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Why it matters: Anyone can make a mistake at work, but the consequences can be a lot more severe in some professions. Just ask the airline pilot who accidentally set off a hijack alarm, causing a major security situation at one of Europe's busiest airports.
The incident took place at Amsterdam's Schiphol Airport earlier this week. Reports say an Air Europa pilot on a plane bound for Madrid triggered the hijack alarm just before take-off.
The aircraft was evacuated, and the airport's military police tweeted that they were responding to a "suspicious situation." The BBC reports that parts of Schiphol's D-pier were cordoned off to the public, and while flights still landed at other parts of the airport, some were grounded for around 60 minutes.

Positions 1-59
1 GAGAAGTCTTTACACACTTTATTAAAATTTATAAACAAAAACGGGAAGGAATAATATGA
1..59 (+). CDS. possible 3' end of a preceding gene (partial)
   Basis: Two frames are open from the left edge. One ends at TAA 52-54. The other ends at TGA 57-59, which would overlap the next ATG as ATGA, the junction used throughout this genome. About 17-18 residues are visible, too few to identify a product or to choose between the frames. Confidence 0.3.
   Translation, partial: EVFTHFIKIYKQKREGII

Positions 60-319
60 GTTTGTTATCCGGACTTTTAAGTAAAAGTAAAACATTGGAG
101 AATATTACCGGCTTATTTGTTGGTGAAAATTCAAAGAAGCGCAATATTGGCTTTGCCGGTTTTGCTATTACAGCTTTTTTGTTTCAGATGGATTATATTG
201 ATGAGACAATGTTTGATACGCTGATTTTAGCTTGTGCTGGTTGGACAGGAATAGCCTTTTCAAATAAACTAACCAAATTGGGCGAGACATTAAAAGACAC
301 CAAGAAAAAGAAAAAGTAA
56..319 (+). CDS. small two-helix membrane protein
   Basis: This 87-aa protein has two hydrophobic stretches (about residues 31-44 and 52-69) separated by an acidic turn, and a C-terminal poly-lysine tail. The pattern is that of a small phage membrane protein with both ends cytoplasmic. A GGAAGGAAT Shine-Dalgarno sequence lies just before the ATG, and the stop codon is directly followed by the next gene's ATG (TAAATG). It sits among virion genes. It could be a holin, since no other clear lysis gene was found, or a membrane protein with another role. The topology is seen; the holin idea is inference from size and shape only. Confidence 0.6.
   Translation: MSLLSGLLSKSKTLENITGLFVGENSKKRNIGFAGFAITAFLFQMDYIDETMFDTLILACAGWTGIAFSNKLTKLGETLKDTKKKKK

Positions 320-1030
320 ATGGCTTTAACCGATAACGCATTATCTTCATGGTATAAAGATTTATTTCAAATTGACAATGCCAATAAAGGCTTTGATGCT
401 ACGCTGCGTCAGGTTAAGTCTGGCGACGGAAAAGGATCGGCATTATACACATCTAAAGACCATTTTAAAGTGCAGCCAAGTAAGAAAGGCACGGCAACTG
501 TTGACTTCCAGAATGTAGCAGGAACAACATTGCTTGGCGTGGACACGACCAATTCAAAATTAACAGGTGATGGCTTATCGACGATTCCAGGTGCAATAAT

About an hour after police responded to the alert, Air Europa tweeted: "False alarm. In the flight Amsterdam-Madrid this afternoon was activated, by mistake, a warning that triggers protocols on hijackings at the airport."
"Nothing has happened, all passengers are safe and sound waiting to fly soon. We deeply apologise."
The incident was originally described as being a GRIP-3 situation, which means an event with potentially serious consequences for those in the vicinity.
Exactly how the alert was triggered is still unclear. According to FAA documents, pilots can use a special transponder beacon code, typing 7500, to raise an alert for unlawful interference in the case of a hijacking, so it could be the case that the entire situation was the result of a typo.
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